Malaysia’s Development Expenditure (DE) in the Federal Budget has stagnated in absolute terms, and decreased in percentage terms, during the course of Prime Minister Najib Razak’s tenure as Finance Minister between 2009 and 2018. This is especially concerning given Malaysia’s status as a developing country. We still require significant public investment in infrastructure, from roads to rails, to schools and hospitals.
Hovering beneath the surface of this aggregate statistic is the fact that a sharply rising share of DE (8.3% in the pre-Najib era, to almost 25% during the Najib era) is being diverted towards the Prime Minister’s Department (PMD), at the expense of DE allocations towards other Ministries that would naturally have a strong mandate to invest in developing the public infrastructure that our country needs. These statistics fortify the notion that under Najib, spending power is being increasingly consolidated under the PMD.
Compounding these concerns is the fact that between 2010 and 2018, almost 45% of DE allocations towards the PMD have in turn been diverted towards what Kluang MP Liew Chin Tong has described as “slush fund” projects. These projects all share a common characteristic – a severe lack of transparency. Details of these projects are not publicly available. There is no guarantee that the DE allocations towards “slush fund” projects – which totalled at least RM43.7bn during this period – are indeed being spent on development projects that would ultimately benefit the Rakyat. Were the “slush fund” to act as a Ministry of its own, its average share of total DE between 2010 and 2018 would exceed the shares of all other Ministries, aside from the PMD.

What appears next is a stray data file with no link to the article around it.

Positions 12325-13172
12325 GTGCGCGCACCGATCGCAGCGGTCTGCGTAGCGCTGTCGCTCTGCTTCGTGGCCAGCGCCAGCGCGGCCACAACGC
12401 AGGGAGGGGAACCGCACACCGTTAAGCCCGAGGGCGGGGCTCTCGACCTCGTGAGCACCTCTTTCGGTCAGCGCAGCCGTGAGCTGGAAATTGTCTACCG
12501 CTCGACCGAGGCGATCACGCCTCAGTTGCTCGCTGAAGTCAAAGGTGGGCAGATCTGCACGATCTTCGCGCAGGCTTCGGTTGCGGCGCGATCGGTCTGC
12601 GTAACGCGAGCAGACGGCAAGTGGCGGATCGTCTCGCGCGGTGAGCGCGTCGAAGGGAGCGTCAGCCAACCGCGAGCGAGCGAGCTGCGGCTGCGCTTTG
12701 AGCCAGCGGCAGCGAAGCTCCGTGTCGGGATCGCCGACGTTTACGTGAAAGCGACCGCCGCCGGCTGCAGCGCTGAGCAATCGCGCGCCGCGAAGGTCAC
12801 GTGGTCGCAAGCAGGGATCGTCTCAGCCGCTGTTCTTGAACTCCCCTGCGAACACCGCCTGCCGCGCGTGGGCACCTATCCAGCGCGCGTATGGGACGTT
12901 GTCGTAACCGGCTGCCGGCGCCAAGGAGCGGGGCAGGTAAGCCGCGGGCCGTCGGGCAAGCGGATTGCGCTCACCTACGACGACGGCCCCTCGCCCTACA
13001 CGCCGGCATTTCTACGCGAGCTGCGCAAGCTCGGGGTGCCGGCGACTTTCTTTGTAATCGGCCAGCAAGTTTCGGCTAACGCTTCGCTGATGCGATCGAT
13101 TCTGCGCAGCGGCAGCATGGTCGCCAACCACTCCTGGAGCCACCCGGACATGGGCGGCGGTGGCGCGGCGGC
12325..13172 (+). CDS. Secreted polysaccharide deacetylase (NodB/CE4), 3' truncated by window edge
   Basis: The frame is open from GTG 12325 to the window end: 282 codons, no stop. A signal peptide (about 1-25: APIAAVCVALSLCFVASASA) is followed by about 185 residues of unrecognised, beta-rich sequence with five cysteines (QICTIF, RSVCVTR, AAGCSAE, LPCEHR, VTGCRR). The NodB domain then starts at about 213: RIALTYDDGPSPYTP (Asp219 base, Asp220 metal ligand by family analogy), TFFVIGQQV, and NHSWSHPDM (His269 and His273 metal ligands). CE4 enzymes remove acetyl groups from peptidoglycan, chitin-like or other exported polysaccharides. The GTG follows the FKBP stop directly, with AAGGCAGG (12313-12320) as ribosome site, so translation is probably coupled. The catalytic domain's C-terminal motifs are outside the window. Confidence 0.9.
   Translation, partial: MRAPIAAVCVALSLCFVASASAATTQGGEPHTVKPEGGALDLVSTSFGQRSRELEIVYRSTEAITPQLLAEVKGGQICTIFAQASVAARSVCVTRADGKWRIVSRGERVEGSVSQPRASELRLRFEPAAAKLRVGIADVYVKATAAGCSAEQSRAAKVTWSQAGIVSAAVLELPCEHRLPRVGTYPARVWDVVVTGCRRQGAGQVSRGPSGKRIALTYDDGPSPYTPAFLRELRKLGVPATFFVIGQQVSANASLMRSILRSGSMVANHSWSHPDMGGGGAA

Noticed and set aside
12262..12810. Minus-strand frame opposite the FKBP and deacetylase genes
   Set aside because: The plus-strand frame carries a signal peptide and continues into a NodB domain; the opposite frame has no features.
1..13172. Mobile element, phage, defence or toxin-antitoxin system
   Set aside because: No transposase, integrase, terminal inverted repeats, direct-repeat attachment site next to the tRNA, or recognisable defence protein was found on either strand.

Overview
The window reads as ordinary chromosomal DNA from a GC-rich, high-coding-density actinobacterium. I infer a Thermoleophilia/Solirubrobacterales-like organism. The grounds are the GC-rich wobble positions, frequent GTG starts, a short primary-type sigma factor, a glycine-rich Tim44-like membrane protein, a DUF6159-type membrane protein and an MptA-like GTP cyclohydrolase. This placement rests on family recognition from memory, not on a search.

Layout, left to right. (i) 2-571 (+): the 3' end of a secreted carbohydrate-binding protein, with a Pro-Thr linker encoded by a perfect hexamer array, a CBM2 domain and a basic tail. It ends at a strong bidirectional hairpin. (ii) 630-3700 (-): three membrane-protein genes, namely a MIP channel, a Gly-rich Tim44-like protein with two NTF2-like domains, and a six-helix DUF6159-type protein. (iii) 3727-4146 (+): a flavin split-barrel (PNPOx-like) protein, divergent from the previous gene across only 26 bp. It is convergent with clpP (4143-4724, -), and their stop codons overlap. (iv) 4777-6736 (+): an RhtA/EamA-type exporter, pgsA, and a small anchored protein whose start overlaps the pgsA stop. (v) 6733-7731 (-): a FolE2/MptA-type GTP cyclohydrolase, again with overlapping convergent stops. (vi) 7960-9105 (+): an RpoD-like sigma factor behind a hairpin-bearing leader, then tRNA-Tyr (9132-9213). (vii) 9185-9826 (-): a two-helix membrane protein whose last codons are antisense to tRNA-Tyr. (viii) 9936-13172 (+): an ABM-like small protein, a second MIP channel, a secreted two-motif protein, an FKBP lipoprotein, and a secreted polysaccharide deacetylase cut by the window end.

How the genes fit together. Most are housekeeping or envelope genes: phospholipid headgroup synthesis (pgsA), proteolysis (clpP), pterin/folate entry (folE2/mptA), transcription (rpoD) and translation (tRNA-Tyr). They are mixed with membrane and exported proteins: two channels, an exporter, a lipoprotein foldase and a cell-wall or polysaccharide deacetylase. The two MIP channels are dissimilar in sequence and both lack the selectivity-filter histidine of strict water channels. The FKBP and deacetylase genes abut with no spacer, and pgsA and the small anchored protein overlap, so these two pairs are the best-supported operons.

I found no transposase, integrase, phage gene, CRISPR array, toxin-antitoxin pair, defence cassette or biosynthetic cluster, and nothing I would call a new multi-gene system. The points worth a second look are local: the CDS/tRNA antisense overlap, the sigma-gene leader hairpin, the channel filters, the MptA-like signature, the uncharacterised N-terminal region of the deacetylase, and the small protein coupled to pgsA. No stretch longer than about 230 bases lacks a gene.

Adding further fuel to these concerns, these diversions of funding towards the “slush fund” has the effect of ‘crowding out’ DE allocations towards other Ministries. Coinciding with the increase in the size of the “slush fund” is a drastic decline in the allocations towards the Ministries of Education, Health, and Higher Education. Year-on-year increases in the size of the “slush fund” have been matched by very similar decreases in the allocations towards these three Ministries. This means that fewer new schools, institutions of higher learning, hospitals, and community clinics were built as a result of the “slush fund” allocation ‘crowding out’ the DE spending for these three key Ministries.
It is clear from this analysis that the pattern of federal budget allocations must be re-considered and re-prioritized. The amount of DE allocated to the PMD must be cut significantly, starting with the “slush fund”.